5 Best Sunday Columns

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  • Maureen Dowd on the First Lady in Spain  Dowd clearly is not going to go as far as the critics calling Michelle Obama a "material girl" or "Marie Antoinette." She does point out, though, that the First Lady has an odd way of being absent during the toughest moments of her husband's presidency, and suggests Barack might be able to use some support. Dowd also, though, puts this current "optics" debate in context:
Michelle has done such a good job that she silenced her vituperative conservative critics for a year and a half. But perhaps the strain of debunking that :angry black woman" stereotype by playing the smiling, conventional first lady, talking to Ladies’ Home Journal about vegetable cleanses and portion sizes, made her want to assert her independence in the one place she could: her schedule.
  • Andrew McCarthy on Moderate Muslims  Advocates of the planned mosque in the neighborhood of Ground Zero have emphasized that it involves precisely the sort of moderate Muslim groups the U.S. should be encouraging. But McCarthy remembers the Dar al-Hijrah Islamic Center and mosque in Falls Church, Virginia, that was billed the same way. In reality, its director of outreach had previously promised that Islam would become the dominant religion in America, and once compared Muslim jihadists to the U.S. Marines. The al-Qaeda operative Anwar al-Awlaki--currently in Yemen, and the only U.S. citizen the government's hit list--was in fact Dar al-Hijrah's imam back in the early aughts. Meanwhile, Imam Feisal Rauf, "the force behind the Ground Zero mosque, declines to condemn Hamas," though "it has been formally designated a terrorist organization under our law for many years." Its charter mentions the need to [eliminate] Israel through violent jihad." The message behind McCarthy's provocative column: politicians might be a little too quick to declare groups "moderate."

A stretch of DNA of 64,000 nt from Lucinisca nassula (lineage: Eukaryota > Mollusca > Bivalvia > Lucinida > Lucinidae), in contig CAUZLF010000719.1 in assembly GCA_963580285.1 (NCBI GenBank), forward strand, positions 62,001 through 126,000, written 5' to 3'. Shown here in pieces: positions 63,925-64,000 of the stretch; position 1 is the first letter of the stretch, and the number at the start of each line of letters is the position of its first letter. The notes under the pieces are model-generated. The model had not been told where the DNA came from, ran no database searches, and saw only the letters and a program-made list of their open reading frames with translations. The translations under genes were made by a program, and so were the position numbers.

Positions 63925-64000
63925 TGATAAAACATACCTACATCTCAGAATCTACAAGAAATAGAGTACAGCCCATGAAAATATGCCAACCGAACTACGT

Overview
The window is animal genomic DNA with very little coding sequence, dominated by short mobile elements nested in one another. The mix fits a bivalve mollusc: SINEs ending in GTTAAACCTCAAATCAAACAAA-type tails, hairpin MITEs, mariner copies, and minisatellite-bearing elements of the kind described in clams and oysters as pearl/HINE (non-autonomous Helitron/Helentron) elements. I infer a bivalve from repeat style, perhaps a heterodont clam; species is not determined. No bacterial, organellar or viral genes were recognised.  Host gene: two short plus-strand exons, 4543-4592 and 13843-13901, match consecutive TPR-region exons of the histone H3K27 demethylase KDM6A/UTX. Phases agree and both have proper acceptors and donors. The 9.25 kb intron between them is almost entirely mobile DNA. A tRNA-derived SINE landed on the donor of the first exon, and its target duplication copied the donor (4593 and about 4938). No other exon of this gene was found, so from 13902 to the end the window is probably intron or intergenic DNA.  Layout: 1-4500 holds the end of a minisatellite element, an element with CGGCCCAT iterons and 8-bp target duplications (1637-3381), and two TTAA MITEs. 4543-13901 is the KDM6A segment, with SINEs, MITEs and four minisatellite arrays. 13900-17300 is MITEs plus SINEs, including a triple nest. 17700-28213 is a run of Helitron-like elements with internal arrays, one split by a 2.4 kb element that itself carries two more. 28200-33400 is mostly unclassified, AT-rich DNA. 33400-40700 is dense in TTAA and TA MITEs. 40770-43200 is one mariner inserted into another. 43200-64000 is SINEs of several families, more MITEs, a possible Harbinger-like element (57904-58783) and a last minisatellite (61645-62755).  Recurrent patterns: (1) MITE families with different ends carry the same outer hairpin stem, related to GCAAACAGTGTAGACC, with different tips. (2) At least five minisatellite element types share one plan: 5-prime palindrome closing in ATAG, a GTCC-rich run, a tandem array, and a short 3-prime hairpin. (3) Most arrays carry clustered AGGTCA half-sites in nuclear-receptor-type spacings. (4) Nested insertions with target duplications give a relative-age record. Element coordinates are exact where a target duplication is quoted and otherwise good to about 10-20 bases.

• Matthew Yglesias on 'the Summer of Fear'  Left-leaning Yglesias thinks, unlike conservative McCarthy, that politicians have been if anything overeager to demonize, whether in the case of the Ground Zero mosque or in challenges to the 14th Amendment's so-called "birthright" citizenship. "Politicans," he writes at The Washington Post, "are making hay out of the mosque only because public opinion seems to oppose it," and the public hostility "is a consequence of the economic downturn, every bit as much as foreclosures and layoffs." The trend is both natural and worth combating:
We have seen this time and again, in this country and in others. ... The loss of a job, or the worry that one might be lost, raises anxiety. This often plays out as increased suspicion of people who look different or come from different places. While times of robust growth and shared prosperity inspire feelings of interconnectedness and mutual gain, in times of worry, the picture quickly reverses. ... Those who support an open, pluralistic society won't get very far wading into these controversies one by one--but that doesn't mean we shouldn't try. The economic roots of our summer of fear will hopefully prove transitory, but the rise in xenophobia may nonetheless inflict serious and permanent damage. A betrayal, even a fleeting one, of America's commitment to religious freedom could do lasting harm to the country's relationship with a billion Muslims around the world.
  • Dave Weigel Debunks 'Five Myths About the Tea Party'  The myths are these, writes Slate's new aquisition at The Washington Post: "1. The tea party isn't a reaction to President Obama, it's a reaction to the bank bailouts. ... 2. The tea party is racist. ... 4. The tea party hurts the GOP. ... 5. The tea party will transform American politics." Though there are "some kernels of truth" to a few of these myths, there is more than enough reason to doubt all of them.
  • May Berenbaum on the Return of Bedbugs  The entomology professor recalls her excitement, back in 1995, when she saw her "first live bedbug"--pesticides had made the insects exceedingly rare. Now, the critters are back, and resistant to the chemicals once used against them. Berenbaum riffs on the various and little-known qualities of bedbugs. They are, for example, one of the only "bloodsucking human ectoparasites" not to carry disease, and actually "inject anaesthetics" while feeding "so as not to awaken us." Why are we so disgusted by them? Explains Berenbaum: "there is a particular horror associated with being consumed while relatively helpless, asleep in what should be the security of one's own bed."

This article is from the archive of our partner The Wire.